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J Neurosci. 2005 Dec 7;25(49):11412-23.

Prolonged reciprocal signaling via NMDA and GABA receptors at a retinal ribbon synapse.

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  • 1The Vollum Institute, Oregon Health and Science University, Portland, Oregon 97239, USA.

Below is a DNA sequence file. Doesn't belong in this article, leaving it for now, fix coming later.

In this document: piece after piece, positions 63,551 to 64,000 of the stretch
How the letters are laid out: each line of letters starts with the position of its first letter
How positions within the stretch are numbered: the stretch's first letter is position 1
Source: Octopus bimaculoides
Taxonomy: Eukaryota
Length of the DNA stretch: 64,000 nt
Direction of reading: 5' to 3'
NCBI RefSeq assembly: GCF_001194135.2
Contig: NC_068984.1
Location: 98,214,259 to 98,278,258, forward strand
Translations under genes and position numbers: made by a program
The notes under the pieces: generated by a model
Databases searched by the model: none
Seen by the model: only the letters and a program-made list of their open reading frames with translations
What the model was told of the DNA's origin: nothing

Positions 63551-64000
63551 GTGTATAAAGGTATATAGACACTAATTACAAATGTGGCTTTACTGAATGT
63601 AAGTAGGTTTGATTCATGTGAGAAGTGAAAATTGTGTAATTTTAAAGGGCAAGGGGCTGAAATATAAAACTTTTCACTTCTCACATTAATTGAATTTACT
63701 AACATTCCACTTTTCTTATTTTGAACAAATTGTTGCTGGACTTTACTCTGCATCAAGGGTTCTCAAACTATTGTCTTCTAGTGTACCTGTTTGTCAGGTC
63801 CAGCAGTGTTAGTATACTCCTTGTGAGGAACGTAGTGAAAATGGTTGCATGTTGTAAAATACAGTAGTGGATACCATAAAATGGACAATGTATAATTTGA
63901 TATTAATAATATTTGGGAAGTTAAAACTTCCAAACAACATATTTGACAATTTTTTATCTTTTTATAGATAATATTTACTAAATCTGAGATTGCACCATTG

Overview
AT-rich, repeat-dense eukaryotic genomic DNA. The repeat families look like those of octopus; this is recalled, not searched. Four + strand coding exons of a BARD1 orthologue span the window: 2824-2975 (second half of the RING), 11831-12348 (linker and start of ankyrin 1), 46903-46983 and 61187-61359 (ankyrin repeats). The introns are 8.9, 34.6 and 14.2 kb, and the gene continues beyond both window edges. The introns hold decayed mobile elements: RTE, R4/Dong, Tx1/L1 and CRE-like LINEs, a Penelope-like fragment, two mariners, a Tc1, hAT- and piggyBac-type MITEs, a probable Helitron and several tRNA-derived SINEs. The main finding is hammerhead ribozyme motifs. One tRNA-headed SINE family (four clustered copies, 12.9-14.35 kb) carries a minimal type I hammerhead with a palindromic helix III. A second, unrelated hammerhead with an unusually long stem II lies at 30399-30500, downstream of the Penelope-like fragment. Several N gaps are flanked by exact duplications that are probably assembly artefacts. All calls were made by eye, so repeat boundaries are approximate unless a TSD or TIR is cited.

AMPA and GABAA receptors mediate most of the fast signaling in the CNS. However, the retina must, in addition, also convey slow and sustained signals. Given that AMPA and GABAA receptors desensitize quickly in the continuous presence of agonist, how are sustained excitatory and inhibitory signals transmitted reliably across retinal synapses? Reciprocal synapses between bipolar and amacrine cells in the retina are thought to play a fundamental role in tuning the bipolar cell output to the dynamic range of ganglion cells. Here, we report that glutamate release from goldfish bipolar cell terminals activates first AMPA receptors, followed by fast and transient GABAA-mediated feedback. Subsequently, prolonged NMDA receptor activation triggers GABAA and a slow, sustained GABAC-mediated reciprocal inhibition. The synaptic delay of the NMDA/GABAC-mediated feedback showed stronger dependence on the depolarization of the bipolar cell terminal than the fast AMPA/GABAA-mediated response. Although the initial depolarization mediated by AMPA receptors was important to prime the NMDA action, NMDA receptors could trigger feedback by themselves in most of the bipolar terminals tested. This AMPA-independent feedback (delay approximately 10 ms) was eliminated in 2 mm external Mg2+ and reduced in some terminals, but not eliminated, by TTX. NMDA receptors on amacrine cells with depolarized resting membrane potentials therefore can mediate the late reciprocal feedback triggered by continuous glutamate release. Our findings suggest that the characteristics of NMDA receptors (high agonist affinity, slow desensitization, and activation/deactivation kinetics) are well suited to match the properties of GABAC receptors, which thus provide part of the prolonged inhibition to bipolar cell terminals.

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